UCLA researchers recently created a new type of polymer solar cell that can maintain around 70% transparency while converting infrared light into an electrical current.
It can be produced in high volume for a low cost because it’s made from lightweight, flexible photoactive plastic. The new cells are less sensitive to visible light but absorb more near-infrared light than previous failed versions, allowing a balance between performance and transparency.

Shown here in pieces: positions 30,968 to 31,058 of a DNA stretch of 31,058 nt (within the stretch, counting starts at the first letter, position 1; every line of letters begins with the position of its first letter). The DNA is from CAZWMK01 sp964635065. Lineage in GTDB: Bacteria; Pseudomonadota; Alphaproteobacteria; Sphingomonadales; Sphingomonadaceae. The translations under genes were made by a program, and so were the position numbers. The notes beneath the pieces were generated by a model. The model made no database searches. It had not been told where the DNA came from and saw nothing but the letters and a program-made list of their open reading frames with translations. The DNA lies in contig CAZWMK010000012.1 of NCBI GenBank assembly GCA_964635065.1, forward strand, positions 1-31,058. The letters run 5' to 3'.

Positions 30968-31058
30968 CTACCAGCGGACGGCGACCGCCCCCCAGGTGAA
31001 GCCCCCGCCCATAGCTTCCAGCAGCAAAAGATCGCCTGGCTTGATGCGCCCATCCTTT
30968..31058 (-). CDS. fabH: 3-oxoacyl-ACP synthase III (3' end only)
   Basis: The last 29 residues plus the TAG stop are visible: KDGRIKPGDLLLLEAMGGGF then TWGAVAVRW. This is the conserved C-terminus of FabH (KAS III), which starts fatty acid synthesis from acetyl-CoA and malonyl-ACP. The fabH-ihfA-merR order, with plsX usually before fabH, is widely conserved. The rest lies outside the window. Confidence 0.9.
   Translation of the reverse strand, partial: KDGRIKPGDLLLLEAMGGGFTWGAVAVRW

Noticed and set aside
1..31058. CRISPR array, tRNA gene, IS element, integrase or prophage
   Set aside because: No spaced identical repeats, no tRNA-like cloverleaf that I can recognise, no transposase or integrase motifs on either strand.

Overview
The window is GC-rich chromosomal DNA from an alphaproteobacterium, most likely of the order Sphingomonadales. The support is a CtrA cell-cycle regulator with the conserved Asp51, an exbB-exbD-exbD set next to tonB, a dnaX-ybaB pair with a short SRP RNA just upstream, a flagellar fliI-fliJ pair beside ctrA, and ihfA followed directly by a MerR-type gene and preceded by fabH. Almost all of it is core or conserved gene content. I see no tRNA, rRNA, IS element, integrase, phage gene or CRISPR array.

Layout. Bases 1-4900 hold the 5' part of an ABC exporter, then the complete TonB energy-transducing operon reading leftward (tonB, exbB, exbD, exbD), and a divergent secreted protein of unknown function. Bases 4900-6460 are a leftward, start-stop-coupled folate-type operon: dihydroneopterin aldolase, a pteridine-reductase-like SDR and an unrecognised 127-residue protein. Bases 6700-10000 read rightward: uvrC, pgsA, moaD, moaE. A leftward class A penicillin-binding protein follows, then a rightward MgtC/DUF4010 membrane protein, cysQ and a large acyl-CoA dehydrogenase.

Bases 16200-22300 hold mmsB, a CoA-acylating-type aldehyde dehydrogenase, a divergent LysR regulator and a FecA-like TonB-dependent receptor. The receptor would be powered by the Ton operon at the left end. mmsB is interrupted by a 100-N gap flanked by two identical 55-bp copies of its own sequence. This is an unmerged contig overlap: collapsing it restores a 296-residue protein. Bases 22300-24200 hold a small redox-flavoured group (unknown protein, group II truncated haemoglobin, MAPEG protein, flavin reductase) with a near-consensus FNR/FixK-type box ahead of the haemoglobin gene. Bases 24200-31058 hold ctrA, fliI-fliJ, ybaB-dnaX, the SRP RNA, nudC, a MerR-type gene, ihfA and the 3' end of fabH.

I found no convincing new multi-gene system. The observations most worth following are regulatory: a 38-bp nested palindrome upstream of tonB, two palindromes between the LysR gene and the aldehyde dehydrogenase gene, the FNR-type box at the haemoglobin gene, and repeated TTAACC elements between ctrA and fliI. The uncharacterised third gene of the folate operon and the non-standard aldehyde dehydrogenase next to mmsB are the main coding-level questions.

The new design also eliminates the need for opaque metal electrodes by replacing them with a transparent conductor. The finished product offers a 4% power-conversion efficiency. The team’s discovery opens the door for future solar components in portable electronics, smart windows, and building-integrated photovoltaics, says Yang Yang, study leader and UCLA professor.